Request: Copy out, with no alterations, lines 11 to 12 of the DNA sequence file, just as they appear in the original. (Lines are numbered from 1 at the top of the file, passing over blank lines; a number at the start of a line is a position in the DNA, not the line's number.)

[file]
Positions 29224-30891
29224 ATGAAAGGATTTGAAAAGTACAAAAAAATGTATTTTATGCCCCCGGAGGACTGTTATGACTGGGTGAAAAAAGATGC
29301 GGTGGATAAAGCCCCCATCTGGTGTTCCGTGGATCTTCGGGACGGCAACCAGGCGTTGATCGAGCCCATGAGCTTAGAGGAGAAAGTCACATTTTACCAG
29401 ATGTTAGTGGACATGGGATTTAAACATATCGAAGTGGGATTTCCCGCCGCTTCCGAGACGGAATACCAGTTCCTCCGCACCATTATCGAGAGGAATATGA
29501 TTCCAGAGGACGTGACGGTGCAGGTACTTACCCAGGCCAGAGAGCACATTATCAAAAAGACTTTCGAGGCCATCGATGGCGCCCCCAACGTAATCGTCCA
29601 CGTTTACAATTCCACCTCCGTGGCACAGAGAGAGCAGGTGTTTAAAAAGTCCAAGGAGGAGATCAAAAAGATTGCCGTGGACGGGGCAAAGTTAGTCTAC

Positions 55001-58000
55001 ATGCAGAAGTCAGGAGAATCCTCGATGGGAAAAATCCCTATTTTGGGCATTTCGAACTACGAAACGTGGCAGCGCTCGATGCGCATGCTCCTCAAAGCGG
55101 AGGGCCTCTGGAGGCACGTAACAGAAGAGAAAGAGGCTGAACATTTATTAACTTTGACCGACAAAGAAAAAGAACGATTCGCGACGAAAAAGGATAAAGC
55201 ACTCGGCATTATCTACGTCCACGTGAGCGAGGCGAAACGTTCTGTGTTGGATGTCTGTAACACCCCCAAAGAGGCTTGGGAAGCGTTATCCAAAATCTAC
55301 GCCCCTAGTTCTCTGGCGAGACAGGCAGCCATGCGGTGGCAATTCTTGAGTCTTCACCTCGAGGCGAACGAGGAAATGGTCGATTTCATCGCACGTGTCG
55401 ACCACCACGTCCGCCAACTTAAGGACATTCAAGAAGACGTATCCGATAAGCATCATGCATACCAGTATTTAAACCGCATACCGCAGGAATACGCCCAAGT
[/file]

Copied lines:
55301 GCCCCTAGTTCTCTGGCGAGACAGGCAGCCATGCGGTGGCAATTCTTGAGTCTTCACCTCGAGGCGAACGAGGAAATGGTCGATTTCATCGCACGTGTCG
55401 ACCACCACGTCCGCCAACTTAAGGACATTCAAGAAGACGTATCCGATAAGCATCATGCATACCAGTATTTAAACCGCATACCGCAGGAATACGCCCAAGT